How to Celebrate New Year’s Eve When You’re Sober

Just like Christmas Eve and Christmas Day, navigating your way through New Year’s Eve when you’re sober can be a huge challenge.

It’s the one time of year when everyone seems to go a little wild, believing that it will all be okay tomorrow, that we’ll start afresh, it’s a last chance to go crazy, see the New Year in with a bang and drink as much as we possibly can, because after all, everyone else is doing that exact same thing, right?

I’ve seen my fair share of drunken New Year’s Eves, many of which are a bit hazy to say the least. There was one year we spent an impromptu night in a cave with some friends and their donkey made a guest appearance and another night we’d been drinking beers and cava all afternoon whilst barbecuing sausages outdoors. It was freezing and the combination of not enough food, too much alcohol and cold fresh air made me woozy, selfish and really annoying if I’m honest. When we got home I fell asleep whilst my husband cooked the New Years Eve dinner alone.

We had been looking forward to that meal all week but I could barely eat it. He was so annoyed with me that I saw in the New Year by myself on the sofa, with only my feelings of shame, guilt and regret for company. Needless to say that the atmosphere the next day was a little frosty to say the least when I eventually got up sometime in the afternoon. Another special night ruined because I went too far.

I think that was my main problem, I wanted to have fun, to let loose, to make it special, to be ‘in the mood’ and the only way I knew how to boost myself and make myself happy and lively was to drink and once I started I couldn’t stop. I would spend the whole time trying to chase that happy buzz which never lasted.

How to Celebrate New Year’s Eve When You’re Sober

I will be welcoming in 2020 sober for the second time and I hope it will be better than last year when we didn’t get any sleep at all because there was a massive party going on next door until 8.30 the next morning. I wanted so badly to do something nice on New Year’s Day but we ended up sleeping until 3pm and wasting the day much like the times when we’d been drinking!

I’ve been thinking about how to celebrate New Year’s Eve when you’re sober for my own inspiration and hope some of these tips will help you to see in the New Year in a way that will be fun, inspiring and that you will of course remember and not regret when you wake up to a brand new decade.

Get away from it all

If you really can’t face being surrounded by people drinking the night away then don’t. Go somewhere else, do something different. Go to the cinema, go for a midnight walk, take your family to a special New Year’s eve party in your area or check if there are any last minute deals and literally get away somewhere different. If you live somewhere warm, go camping or spend the night under the stars. There really are no rules to say you have to do the same thing every year so have a think, take the plunge and be adventurous!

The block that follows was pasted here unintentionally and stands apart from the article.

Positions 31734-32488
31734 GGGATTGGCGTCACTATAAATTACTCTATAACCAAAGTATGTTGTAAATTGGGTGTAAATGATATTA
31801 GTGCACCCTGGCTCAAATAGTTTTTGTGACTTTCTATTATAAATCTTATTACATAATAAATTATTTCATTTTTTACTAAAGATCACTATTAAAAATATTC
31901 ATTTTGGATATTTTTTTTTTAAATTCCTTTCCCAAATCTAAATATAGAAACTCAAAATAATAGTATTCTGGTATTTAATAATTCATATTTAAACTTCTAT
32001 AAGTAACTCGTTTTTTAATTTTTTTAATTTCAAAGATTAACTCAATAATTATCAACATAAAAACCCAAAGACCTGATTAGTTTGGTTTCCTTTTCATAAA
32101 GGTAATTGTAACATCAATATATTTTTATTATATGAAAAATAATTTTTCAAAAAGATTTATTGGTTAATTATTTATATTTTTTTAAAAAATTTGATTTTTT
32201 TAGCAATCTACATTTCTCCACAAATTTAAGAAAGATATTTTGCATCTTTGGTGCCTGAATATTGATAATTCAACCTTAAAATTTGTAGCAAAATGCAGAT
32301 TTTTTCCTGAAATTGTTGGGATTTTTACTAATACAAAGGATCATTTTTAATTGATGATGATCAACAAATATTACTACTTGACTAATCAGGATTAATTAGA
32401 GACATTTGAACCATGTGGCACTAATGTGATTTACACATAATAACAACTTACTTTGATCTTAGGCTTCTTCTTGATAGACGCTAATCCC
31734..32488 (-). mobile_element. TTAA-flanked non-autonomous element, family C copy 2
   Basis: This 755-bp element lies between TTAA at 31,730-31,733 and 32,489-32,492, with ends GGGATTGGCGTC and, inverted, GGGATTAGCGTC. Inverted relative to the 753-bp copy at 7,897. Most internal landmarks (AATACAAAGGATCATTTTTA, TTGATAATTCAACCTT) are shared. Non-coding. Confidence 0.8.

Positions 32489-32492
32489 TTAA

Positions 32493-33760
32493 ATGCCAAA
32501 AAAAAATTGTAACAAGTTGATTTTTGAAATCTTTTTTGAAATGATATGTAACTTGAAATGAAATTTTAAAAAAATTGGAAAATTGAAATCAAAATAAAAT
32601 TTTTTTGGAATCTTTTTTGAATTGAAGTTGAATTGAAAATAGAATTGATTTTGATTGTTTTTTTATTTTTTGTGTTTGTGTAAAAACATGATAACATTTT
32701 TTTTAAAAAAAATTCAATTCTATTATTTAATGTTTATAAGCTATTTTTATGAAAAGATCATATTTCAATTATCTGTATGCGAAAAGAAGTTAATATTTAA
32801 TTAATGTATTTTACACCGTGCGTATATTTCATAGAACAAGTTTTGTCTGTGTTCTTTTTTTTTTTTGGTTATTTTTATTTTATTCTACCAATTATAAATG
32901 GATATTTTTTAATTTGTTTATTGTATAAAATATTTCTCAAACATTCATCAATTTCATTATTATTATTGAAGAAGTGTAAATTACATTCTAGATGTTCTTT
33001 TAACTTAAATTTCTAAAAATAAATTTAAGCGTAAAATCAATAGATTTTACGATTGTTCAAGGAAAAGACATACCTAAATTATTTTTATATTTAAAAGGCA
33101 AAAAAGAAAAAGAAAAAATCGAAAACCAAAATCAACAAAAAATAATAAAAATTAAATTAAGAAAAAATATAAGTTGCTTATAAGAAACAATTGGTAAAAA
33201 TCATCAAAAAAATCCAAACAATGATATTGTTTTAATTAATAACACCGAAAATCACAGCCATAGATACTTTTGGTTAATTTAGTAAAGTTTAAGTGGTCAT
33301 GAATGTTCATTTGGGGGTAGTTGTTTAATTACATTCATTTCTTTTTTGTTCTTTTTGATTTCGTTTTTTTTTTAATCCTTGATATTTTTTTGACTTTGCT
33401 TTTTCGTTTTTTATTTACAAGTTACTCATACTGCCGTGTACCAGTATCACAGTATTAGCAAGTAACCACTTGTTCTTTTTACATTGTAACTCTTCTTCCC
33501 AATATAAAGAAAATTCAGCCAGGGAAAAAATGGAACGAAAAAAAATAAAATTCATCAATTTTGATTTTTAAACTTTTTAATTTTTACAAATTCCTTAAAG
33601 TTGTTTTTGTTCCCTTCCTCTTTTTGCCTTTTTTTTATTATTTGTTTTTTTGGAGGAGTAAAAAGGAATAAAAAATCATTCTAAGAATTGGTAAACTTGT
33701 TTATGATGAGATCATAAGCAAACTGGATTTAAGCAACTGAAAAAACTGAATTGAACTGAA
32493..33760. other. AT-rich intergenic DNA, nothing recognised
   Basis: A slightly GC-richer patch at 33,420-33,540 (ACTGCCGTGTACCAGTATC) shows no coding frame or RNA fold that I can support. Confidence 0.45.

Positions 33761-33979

Focus on the food

I’ll never forget that horrible night when I ruined dinner and wasn’t able to enjoy one of my favourite meals because I was so drunk. Since quitting drinking, food has become a big thing in our house again. For us, celebrating New Year’s Eve when you’re sober is definitely about the food! I’m not sure what we’ll have this New Year but I really want to do something special and, as my 10 year old is a budding chef I’m sure we can cook up a storm!

Whether you are staying at home, hosting a party or going out somewhere, not drinking means you get to enjoy all the delicious food on offer.

Be prepared

There is nothing worse than going somewhere and being told the only AF drinks available are sweet orange juice or a choice of the kids’ fizzy pop. I know that there is a fantastic range of alcohol free alternatives out there but even so, when the whole focus of New Year’s Eve for most people is the alcohol, it is easy to be overlooked as a sober person. Don’t leave it to chance and take a selection of your favourite alcohol free drinks.

If you want to go to a party but are nervous, then check out the chat I had with Sober Mummy Clare Pooley about socializing sober for more hints and tips.

Plan something awesome for the next day

If you’ve been with me for a while you’ll know I love to ‘switch things up’ and New Year is a perfect time to do it. Instead of focusing on ending the old year, concentrate on beginning the new one. Start as you mean to carry on and plan something to look forward to that really lights you up.